Nowadays most software developed using the Python language relies on external packages (dependencies) to get the job done. Correctly managing this “supply-chain” ends up being very important and having a big impact on the end product.
As a developer you should be cautious about the dependencies you include on your project, as I explained in a previous post, but you are always dependent on the job done by the maintainers of those packages.
As a public package owner/maintainer, you also have to be aware that the code you write, your decisions and your actions will have an impact on the projects that depend directly or indirectly on your package.
With this small introduction we arrive to the topic of this post, which is “What to do as a maintainer when you no longer want to support a given package?” or ” How to properly rename my package?”.
In both of these situations you might think “I will start by removing the package from PyPI”, I hope the next lines will convince you that this is the worst you can do, for two reasons:
- You will break the code or the build systems of all projects that depend on the current or past versions of your package.
- You will free the namespace for others to use and if your package is popular enough this might become a juicy target for any malicious actor.
TLDR: your will screw your “users”.
The left-pad incident, while it didn’t happen in the python ecosystem, is a well known example of the first point and shows what happens when a popular package gets removed from the public index.
Malicious actors usually register packages using names that are similar to other popular packages with the hope that a user will end up installing them by mistake, something that already has been found multiple times on PyPI. Now imagine if that package name suddenly becomes available and is already trusted by other projects.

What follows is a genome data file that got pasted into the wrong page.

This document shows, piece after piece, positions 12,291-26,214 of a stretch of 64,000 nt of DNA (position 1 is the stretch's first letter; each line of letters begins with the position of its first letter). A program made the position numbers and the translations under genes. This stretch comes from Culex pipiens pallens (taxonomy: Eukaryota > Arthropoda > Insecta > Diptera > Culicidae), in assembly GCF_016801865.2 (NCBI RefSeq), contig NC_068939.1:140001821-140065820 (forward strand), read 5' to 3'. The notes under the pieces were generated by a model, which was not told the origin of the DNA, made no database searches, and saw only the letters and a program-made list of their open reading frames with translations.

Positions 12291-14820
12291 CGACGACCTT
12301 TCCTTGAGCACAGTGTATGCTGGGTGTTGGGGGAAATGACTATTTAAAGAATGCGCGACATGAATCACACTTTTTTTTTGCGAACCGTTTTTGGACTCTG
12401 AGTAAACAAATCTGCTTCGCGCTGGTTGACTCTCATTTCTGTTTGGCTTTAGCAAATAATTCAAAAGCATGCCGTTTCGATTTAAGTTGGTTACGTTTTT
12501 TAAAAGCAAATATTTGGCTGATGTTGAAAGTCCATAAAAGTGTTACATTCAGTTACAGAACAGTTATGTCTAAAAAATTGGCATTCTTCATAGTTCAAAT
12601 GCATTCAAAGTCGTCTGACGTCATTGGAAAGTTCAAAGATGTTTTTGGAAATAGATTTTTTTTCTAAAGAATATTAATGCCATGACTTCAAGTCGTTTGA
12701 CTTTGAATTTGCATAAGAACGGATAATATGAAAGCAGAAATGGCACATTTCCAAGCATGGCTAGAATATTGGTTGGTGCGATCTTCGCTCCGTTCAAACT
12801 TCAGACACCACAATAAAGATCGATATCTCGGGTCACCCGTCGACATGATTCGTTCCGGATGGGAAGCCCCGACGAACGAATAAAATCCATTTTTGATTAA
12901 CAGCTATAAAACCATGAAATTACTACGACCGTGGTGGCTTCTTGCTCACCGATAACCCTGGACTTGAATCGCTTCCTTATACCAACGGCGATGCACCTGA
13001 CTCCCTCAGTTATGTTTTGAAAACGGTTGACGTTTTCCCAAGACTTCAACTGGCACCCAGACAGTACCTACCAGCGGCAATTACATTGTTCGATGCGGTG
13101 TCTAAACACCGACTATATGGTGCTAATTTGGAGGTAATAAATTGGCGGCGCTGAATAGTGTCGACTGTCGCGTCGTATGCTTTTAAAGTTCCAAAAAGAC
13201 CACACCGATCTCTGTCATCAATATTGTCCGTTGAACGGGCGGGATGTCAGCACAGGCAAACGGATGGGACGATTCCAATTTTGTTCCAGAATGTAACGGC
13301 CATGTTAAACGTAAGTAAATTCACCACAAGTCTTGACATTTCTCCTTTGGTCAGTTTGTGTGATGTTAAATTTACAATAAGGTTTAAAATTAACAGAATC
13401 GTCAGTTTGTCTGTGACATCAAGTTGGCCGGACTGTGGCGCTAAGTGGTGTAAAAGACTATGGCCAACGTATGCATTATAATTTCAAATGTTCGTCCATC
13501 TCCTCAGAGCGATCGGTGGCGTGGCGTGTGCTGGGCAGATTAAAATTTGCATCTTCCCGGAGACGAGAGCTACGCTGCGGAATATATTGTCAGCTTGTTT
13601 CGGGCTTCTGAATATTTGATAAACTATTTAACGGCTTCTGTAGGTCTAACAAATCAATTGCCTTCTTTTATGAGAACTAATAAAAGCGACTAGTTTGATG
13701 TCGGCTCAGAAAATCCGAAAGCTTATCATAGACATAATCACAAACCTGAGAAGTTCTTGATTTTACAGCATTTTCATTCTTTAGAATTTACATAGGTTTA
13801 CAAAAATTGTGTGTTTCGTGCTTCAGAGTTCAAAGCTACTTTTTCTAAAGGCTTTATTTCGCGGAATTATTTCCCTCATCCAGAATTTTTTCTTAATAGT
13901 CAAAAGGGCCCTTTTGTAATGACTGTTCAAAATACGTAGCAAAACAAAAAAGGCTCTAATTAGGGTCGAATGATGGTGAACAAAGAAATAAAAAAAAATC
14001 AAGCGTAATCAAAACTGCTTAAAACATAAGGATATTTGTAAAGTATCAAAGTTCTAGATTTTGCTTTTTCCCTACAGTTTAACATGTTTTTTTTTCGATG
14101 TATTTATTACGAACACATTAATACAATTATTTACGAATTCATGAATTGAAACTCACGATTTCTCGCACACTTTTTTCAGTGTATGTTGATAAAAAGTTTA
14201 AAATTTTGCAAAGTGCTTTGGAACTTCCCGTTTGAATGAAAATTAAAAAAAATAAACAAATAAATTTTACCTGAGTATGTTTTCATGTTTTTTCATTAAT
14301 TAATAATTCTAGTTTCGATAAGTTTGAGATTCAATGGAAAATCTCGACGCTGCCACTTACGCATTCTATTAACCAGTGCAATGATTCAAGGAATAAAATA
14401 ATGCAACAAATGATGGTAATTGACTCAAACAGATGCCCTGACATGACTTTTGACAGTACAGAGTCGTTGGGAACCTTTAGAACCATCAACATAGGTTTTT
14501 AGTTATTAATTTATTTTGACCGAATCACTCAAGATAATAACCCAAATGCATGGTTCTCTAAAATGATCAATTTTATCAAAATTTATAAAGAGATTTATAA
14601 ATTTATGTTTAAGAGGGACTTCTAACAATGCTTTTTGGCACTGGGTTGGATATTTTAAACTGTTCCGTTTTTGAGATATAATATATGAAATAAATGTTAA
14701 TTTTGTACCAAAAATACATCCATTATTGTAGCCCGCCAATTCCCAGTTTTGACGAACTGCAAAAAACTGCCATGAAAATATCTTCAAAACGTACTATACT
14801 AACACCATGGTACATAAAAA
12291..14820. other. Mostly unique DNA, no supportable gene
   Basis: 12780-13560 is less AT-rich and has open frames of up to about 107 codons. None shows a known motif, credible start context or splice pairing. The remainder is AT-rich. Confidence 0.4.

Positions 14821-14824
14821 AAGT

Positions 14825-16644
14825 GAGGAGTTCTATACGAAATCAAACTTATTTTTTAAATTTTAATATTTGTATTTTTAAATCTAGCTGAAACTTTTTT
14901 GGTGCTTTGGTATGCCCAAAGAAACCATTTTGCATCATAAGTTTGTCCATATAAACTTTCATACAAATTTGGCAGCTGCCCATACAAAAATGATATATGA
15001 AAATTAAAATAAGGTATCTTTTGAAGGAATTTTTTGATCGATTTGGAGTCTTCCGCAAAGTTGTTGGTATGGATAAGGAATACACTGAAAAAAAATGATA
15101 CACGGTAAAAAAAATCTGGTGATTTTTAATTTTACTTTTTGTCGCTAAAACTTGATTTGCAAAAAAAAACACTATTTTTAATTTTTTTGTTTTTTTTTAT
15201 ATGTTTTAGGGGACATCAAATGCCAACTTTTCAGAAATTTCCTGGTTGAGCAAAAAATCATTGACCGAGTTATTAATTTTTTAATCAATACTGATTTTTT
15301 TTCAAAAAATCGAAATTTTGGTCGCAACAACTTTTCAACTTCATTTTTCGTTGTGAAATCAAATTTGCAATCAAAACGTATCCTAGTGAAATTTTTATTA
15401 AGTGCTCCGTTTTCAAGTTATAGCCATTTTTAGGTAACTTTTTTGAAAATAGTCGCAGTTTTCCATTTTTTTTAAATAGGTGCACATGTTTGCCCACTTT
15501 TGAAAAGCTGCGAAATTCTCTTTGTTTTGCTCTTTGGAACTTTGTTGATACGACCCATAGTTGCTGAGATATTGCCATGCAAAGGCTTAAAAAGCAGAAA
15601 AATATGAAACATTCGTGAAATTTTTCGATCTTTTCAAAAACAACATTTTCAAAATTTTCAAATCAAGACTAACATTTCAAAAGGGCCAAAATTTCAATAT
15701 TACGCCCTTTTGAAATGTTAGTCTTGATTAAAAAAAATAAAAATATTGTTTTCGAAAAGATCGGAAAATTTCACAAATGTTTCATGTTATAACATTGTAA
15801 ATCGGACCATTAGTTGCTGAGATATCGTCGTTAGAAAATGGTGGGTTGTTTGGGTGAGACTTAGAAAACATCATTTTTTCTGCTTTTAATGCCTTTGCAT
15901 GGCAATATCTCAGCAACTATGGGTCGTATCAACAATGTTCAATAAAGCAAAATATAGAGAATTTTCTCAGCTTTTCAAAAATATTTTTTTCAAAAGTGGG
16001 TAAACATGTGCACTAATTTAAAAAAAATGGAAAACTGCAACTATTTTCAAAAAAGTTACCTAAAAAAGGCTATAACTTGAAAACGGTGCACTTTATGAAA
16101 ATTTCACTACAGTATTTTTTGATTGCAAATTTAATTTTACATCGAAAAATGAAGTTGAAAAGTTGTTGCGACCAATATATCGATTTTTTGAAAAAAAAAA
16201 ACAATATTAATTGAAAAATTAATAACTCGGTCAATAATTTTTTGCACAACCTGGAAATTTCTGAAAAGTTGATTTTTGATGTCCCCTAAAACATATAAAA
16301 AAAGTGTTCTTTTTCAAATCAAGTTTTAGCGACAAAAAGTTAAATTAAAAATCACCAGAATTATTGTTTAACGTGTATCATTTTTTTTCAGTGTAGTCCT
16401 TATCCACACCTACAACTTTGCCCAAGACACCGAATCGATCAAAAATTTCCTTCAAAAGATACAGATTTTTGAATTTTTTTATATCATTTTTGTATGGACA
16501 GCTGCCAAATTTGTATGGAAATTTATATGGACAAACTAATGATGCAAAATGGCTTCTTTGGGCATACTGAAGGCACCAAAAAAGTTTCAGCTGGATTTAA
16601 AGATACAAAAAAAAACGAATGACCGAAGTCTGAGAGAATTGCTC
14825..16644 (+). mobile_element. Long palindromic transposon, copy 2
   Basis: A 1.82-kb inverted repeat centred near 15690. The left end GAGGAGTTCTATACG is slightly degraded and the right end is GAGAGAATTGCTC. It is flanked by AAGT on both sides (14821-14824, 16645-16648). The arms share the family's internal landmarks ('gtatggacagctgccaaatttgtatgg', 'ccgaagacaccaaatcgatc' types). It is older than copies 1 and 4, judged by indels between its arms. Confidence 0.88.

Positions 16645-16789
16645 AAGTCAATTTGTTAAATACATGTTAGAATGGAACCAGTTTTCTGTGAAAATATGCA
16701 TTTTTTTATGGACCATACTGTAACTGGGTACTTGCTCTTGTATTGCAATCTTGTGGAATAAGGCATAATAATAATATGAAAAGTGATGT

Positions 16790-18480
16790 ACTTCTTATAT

What should you do it then?
Just don’t delete the package.
I admit that in some rare occasions it might be required, but most of the time the best thing to do is to leave it there (specially for open-source ones).
Adding a warning to the code and informing the users in the
README file that the package is no longer maintained or safe to use is also a nice thing to do.
A good example of this process being done properly was the renaming of
model-bakery, as a user it was painless. Here’s an overview of the steps they took:
- A new source code repository was created with the same contents. (This step is optional)
- After doing the required changes a new package was uploaded to PyPI.
- Deprecation warnings were added to the old code, mentioning the new package.
- The documentation was updated mentioning the new package and making it clear the old package will no longer be maintained.
- A new release of the old package was created, so the user could see the deprecation warnings.
- All further development was done on the new package.
- The old code repository was archived.
So here is what is shown every time the test suite of an affected project is executed:
/lib/python3.7/site-packages/model_mommy/__init__.py:7: DeprecationWarning: Important: model_mommy is no longer maintained. Please use model_bakery instead: https://pypi.org/project/model-bakery/
In the end, even though I didn’t update right away, everything kept working and I was constantly reminded that I needed to make the change.